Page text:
By Margie Bushman

Me and others friends of Santa Barbara Permaculture Network went to Brazil in May 2007 to attend the bi-annually event. We were excited to be going to Brazil to learn about a country most Americans know very little about and see what Permaculture looked like in Brazil. We began our month long adventure in Sao Paulo where the IPC8 was symbolically held in the green heart of the city at Ibirapuera Park.

A public conference titled “Greening the Economy with Permaculture” was organized to include members of the Brazilian financial community and the media. Bankers, financiers and participants from 42 countries were present including many young Brazilians concerned about their country’s future. As a part of all IPC’s a two week Permaculture design course is offered and this one taught at a children’s center in one of the city’s infamous favelas.In 1978 there was nothing quite like Permaculture, twenty-eight years later Permaculture laps the globe with over 4000 projects across 120 countries. Australian biologist Bill Mollison, founder of the Permaculture movement, has taught and developed projects from the Arctic through Sub-Tropics and Equatorial regions on the planet. And Brazil hosted the 8th International Permaculture Encounter (IPC8).

From Sao Paulo we made our way north to Pirenopolis, near Brasilia, for a Permaculture Designers Convergence hosted by Instituto Permacultura de Cerrado (IPEC). The convergence is the professional in-house event of national conferencing with plenary sessions, presentations and discussions exploring permaculture responses and strategies for a changing world. The IPEC located on a 50 acre site in the beautiful Cerrado (savannah) region is an inspiring example of Permaculture in practice with extensive gardens, educational displays and innovative examples of alternative architecture.

IPEC’s proximity to Brasilia as the seat of national government provides the opportunity to present alternative choices to government policy makers. Many permaculture experts attended the Convergence, including David Holmgren, co-originator of the Permaculture concept, who was asked to make a presentation to the Brazilian Congress about Energy Descent, his ideas on how we might plan for a world with less oil as a cheap and plentiful resource.

Next we traveled to Manuas, the rapidly growing “free trade” city and zone located in the heart of Amazonia, to visit the Instituto Permacultura da Amazonia (IPA). Formed in 1997 as the result of an initiative backed by the United Nations Development Program and the Ministry of Agriculture, IPA was created to establish a sustainable farm on university land and initiate a complementary Permaculture education program. The farm has since become the most influential showpiece of sustainable practices in the Amazon.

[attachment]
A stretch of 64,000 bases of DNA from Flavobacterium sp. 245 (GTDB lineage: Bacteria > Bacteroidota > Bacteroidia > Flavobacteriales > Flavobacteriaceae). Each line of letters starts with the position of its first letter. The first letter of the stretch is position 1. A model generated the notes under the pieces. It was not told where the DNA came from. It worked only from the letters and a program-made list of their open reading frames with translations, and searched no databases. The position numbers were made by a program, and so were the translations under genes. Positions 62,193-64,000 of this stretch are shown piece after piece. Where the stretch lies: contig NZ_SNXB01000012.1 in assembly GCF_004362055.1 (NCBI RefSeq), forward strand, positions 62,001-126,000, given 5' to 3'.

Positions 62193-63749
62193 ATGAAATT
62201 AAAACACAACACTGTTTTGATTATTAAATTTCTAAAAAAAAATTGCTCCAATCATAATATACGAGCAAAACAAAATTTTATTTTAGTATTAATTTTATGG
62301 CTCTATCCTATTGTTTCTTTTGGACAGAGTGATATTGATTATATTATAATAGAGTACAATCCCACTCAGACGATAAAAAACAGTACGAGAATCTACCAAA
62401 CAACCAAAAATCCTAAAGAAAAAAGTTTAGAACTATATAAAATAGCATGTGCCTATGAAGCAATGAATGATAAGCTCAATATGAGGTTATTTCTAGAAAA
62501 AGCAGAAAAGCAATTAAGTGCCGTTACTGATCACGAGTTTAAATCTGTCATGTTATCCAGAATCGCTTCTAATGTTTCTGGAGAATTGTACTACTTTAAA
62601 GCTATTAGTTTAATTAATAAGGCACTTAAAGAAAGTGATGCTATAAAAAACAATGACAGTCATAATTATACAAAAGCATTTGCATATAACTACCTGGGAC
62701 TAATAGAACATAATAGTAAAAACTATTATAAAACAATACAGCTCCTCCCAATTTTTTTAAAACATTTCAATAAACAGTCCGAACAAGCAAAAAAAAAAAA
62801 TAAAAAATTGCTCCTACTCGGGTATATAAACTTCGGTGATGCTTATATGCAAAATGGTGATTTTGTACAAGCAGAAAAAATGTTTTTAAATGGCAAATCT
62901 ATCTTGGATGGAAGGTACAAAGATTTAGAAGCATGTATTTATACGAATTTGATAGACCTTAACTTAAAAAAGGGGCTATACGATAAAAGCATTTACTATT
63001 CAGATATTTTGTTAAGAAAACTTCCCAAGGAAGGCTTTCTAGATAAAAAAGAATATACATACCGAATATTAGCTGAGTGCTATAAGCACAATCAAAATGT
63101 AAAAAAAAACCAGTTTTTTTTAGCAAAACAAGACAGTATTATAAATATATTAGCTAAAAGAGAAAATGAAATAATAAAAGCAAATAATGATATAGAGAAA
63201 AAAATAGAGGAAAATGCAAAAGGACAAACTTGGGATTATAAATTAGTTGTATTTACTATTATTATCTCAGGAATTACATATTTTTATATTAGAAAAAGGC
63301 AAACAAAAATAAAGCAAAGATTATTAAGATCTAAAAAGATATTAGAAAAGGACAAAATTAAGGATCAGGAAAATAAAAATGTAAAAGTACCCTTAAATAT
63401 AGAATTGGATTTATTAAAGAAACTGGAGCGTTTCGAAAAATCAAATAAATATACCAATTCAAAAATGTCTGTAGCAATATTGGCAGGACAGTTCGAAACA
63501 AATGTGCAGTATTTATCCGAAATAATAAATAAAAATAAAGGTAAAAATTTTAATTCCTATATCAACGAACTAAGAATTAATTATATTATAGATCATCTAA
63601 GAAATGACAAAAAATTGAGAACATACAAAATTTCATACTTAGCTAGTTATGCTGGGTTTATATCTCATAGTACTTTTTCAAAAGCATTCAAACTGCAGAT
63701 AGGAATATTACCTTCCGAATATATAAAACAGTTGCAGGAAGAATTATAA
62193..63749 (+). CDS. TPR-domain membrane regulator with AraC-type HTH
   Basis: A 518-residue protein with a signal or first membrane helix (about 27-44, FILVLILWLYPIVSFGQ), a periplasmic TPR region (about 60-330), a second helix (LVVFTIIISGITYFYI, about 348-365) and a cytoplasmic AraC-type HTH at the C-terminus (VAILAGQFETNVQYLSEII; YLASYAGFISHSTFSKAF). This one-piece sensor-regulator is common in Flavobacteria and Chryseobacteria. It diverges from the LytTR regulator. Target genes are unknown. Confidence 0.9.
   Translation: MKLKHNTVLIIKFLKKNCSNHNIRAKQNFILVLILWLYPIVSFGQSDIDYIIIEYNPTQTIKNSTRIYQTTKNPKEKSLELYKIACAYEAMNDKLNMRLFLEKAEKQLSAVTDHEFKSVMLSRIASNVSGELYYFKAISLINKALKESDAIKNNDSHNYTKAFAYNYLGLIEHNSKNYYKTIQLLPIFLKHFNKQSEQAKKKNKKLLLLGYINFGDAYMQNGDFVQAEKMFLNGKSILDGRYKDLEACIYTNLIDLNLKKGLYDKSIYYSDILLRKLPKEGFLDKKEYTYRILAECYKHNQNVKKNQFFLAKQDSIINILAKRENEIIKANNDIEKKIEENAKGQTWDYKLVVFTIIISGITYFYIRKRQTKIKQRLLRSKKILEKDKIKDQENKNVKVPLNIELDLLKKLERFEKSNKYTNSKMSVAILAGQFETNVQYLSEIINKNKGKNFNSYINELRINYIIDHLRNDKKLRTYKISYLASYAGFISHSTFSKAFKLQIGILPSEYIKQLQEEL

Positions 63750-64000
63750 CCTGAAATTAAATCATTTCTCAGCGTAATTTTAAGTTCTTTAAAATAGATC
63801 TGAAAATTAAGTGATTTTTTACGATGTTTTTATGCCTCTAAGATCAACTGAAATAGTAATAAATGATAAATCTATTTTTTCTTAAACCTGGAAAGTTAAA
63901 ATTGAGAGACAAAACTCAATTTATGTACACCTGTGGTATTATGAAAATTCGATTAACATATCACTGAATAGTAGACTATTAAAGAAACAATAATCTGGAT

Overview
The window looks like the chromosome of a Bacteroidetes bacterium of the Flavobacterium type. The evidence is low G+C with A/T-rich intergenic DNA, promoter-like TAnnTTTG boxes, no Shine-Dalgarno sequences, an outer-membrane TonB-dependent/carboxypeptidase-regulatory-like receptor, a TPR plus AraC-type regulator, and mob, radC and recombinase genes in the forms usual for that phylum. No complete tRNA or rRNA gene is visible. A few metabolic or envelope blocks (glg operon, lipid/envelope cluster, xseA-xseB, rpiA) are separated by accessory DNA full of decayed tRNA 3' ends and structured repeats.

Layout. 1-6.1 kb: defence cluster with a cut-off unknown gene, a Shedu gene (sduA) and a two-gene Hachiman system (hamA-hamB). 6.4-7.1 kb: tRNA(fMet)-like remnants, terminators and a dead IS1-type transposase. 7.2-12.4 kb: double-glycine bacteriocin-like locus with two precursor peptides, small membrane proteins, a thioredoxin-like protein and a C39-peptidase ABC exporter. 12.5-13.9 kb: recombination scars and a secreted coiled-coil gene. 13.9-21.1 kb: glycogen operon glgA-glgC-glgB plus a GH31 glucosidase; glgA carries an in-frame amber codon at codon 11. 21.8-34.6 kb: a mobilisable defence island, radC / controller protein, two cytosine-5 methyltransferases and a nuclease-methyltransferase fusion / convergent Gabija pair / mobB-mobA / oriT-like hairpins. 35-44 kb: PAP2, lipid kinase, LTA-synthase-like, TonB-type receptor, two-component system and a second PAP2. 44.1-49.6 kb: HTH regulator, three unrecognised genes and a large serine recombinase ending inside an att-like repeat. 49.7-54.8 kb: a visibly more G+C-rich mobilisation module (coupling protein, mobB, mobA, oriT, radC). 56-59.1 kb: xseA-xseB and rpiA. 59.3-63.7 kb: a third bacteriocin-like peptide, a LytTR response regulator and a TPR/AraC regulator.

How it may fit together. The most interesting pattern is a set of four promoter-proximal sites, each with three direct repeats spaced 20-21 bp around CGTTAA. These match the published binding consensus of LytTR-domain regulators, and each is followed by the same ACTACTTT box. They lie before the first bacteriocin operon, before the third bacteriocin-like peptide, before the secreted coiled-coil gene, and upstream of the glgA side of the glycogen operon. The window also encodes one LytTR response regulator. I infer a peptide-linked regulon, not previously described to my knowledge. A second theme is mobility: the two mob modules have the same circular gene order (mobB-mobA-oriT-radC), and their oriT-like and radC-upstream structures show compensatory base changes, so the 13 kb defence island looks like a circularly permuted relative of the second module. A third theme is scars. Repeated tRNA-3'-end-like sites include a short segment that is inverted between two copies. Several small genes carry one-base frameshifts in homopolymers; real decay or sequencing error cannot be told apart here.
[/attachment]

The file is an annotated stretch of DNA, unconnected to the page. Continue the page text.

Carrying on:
A highlight of our trip was a week on the Amazon with thirty IPC8 participants from around the world as we traveled by riverboat to reach the village of Boa Vista do Ramos and its jungle Permaculture center, where programs are expanding to serve an eventual one hundred and fifty river communities. Blissfully without cell phones or laptops for an entire week, we gazed out on an immense waterworld viewing the famous tucuxi river dolphins, elusive manatees, and ponder the idea of dangerous piranhas, electric eels and anacondas below the surface of the river. The hope of permaculture in the region is to provide more sustainable models of agriculture than inappropriate cattle grazing and slash and burn techniques for growing.

Bahia was our final destination and we were immersed in the exuberant Afro-Brazilian culture. Brazil seems to put its unique stamp on everything and is refreshingly not vulnerable to American pop culture. While there we visited the Organization of Permaculture and Art (OPA), created in 2004 by multicultural artists and educators of diverse backgrounds. OPA is in the process of establishing a center in the historic Pelourinho in Salvador, to demonstrate innovative urban permaculture models and function as a multi-purpose art space.

They began with “Circo Agua Viva”, a project of environmental education through circus arts and educational theater with underprivileged children and at-risk youth in Salvador. Their ECOSurfista educational program combines Surf and Permaculture on the Bahian coast. Also in the region is the Instituto de Permacultura da Bahia founded by Marsha Hanzi with her important work in the “Sertão” (Drylands in Northeast of Brazil), growing diverse crops in very sandy soils on a 40 acre site.

We enjoyed our time in Brazil immensely, where for the first time an International Permaculture Conference was held in South America. Traditionally IPC’s take place every two years and switch between continents. Past host sites have been in Australia, USA, New Zealand, Scandinavia, Nepal, Croatia and South Africa.

* Margie Bushman is a co-founder of the Santa Barbara Permaculture Network, an educational non-profit founded in 2000 that has sponsored hundreds of workshops and events about permaculture and sustainability to Santa Barbara region. Until recently, Margie was the Program Coordinator for the Santa Barbara City College Center for Sustainability

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